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Lil Nas X’s “Satan shoes” are being recalled. Do they really think people will send them back?

Lil Nas X with the Satan shoes
Lil Nas X with the Satan shoesPhoto: Screenshot/YouTube

Lil Nas X’s “Satan shoes” are being voluntarily recalled as part of a settlement between Nike and MSCHF, the streetwear company that modified the shoes. Anyone who purchased a set of the exclusive shoes can return them for the original purchase price of $1,018.

But do they think anyone will actually send the shoes back? They’re worth double or triple that amount online.

Related: Lil Nas X hit #1 on Billboard charts & he’s celebrating on Twitter as only he can

MSCHF says that the company “was pleased with the settlement” and “already achieved its artistic purpose” with the repurposed Nike Air Max 97s.

“The 666 shoes … were individually-numbered works of art that will continue to represent the ideals of equality and inclusion wherever they are displayed,” he added. “MSCHF recognized that settlement was the best way to allow it to put this lawsuit behind it so that it could dedicate its time to new artistic and expressive projects.”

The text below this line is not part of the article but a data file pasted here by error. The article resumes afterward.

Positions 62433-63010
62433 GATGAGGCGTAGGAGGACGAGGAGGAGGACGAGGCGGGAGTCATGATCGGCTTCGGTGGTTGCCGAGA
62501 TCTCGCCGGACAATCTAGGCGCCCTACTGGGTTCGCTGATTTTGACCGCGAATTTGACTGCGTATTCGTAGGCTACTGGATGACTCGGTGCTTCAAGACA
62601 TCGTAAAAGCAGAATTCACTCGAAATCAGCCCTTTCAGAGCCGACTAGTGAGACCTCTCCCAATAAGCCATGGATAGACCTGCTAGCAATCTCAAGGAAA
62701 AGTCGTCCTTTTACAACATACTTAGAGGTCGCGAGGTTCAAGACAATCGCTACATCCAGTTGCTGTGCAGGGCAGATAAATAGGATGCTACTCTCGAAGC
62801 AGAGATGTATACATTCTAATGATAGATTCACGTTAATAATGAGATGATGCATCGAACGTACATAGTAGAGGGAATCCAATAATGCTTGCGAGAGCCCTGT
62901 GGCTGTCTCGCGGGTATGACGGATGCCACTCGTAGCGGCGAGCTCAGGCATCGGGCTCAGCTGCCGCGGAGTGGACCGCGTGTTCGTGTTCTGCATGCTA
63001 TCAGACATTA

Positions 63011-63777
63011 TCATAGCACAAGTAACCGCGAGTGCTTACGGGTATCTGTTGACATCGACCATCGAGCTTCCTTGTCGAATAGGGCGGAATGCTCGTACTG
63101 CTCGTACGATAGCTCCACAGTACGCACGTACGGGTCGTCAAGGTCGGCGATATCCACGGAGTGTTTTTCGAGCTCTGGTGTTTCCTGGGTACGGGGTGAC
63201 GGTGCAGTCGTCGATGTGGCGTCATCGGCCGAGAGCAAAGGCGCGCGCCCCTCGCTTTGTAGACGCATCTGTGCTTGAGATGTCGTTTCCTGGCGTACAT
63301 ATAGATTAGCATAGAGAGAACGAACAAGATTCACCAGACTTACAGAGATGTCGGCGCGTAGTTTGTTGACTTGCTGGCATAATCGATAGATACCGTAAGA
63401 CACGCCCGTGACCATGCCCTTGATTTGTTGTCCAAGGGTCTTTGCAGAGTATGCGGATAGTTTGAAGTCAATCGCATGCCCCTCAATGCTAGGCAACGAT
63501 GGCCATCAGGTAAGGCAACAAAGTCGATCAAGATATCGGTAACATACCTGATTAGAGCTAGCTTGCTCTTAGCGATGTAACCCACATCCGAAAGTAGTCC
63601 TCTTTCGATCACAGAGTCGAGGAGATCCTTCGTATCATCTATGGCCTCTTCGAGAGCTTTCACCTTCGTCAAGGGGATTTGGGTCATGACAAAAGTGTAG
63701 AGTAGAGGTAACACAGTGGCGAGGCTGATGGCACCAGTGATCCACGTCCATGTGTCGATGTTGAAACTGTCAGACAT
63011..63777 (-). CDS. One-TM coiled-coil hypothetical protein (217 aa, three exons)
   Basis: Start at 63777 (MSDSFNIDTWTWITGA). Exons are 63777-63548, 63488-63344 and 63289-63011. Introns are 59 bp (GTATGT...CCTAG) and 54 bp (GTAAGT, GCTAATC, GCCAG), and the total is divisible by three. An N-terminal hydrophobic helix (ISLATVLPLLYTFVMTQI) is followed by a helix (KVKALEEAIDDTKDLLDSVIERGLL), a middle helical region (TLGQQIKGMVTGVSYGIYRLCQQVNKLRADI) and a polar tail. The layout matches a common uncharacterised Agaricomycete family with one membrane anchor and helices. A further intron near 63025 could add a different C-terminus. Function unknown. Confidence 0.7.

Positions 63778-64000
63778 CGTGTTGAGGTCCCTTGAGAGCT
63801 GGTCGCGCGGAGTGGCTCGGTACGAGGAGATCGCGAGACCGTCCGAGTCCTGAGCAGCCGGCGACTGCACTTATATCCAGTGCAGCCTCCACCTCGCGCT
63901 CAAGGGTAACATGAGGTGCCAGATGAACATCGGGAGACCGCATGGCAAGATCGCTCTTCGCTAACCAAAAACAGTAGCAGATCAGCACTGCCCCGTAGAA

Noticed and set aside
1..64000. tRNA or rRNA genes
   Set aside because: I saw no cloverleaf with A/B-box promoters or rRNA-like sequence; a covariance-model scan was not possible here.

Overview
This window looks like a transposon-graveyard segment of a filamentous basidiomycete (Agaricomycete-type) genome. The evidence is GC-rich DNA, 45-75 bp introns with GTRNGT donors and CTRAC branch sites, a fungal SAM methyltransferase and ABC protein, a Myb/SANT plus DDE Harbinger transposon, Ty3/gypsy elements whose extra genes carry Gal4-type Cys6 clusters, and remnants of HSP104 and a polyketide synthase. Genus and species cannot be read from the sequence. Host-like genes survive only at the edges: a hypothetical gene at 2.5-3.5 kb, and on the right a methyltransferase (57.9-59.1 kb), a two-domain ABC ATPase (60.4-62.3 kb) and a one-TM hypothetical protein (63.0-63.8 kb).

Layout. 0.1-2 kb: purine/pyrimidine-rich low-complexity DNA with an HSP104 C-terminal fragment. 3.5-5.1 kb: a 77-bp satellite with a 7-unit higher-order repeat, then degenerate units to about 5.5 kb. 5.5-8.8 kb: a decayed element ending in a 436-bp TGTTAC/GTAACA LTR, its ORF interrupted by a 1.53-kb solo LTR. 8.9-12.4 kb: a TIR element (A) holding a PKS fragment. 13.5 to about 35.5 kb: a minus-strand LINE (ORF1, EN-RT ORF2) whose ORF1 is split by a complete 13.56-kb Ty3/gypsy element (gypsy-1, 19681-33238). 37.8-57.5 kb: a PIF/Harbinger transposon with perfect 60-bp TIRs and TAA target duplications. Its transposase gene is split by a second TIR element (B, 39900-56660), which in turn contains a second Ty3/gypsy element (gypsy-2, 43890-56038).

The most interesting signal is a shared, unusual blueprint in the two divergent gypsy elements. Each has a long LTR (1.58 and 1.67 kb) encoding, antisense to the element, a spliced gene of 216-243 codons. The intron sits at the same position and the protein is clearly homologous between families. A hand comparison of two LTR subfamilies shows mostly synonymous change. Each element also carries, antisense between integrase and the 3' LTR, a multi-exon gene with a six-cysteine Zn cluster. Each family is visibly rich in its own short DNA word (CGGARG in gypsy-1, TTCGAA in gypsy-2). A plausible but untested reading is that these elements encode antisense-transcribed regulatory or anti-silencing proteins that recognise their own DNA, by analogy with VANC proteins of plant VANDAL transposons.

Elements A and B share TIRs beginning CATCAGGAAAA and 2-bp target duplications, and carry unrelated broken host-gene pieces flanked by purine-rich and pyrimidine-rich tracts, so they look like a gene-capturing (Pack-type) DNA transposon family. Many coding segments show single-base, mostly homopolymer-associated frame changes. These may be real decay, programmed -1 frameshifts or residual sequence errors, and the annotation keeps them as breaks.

Only 666 pairs of limited edition shoes were sold. The price was a reference to Luke 10:18, a verse about Satan’s fall from heaven. Decorated with pentagrams and an inverted cross, the shoes supposedly contain a drop of human blood mixed in with red ink injected into the air bubble.

The shoes sold out within minutes, in part because of outcry from Christian conservatives who accused the out musician of promoting Satanism. Even South Dakota Gov. Kristi Noem (R) said that Nas was putting children’s “God-given eternal soul” at risk with the shoes.

While the case is about trademark infringement, Nike’s case is really about the outcry from conservative Christians.

Artists buying sneakers, decorating them, and re-selling them is a thing that already happens that companies like Nike are aware of. They usually don’t try to stop artists from doing this because it’s another market for their shoes.

But the Satan shoes led to calls of boycotts against Nike that made them afraid that their brand was being hurt. Their lawyers said they “submitted numerous [pieces of] evidence that some consumers are saying they will never buy Nike shoes ever again” due to the outcry.

Nike’s case rests on the fact that their brand was hurt by the Satan shoes. The mere fact that their swoosh appears on the sneakers that MSCHF is selling doesn’t show that Nike’s brand is being hurt; the statements from the internet of people threatening to boycott Nike do.

That is, there’s a decent chance Nike wouldn’t have even filed the lawsuit if people like Gov. Noem hadn’t made such a big deal about the shoes.

MSCHF previously made a line of “Jesus shoes.” While Nike did not object to them at the time, they are now included in the recall.

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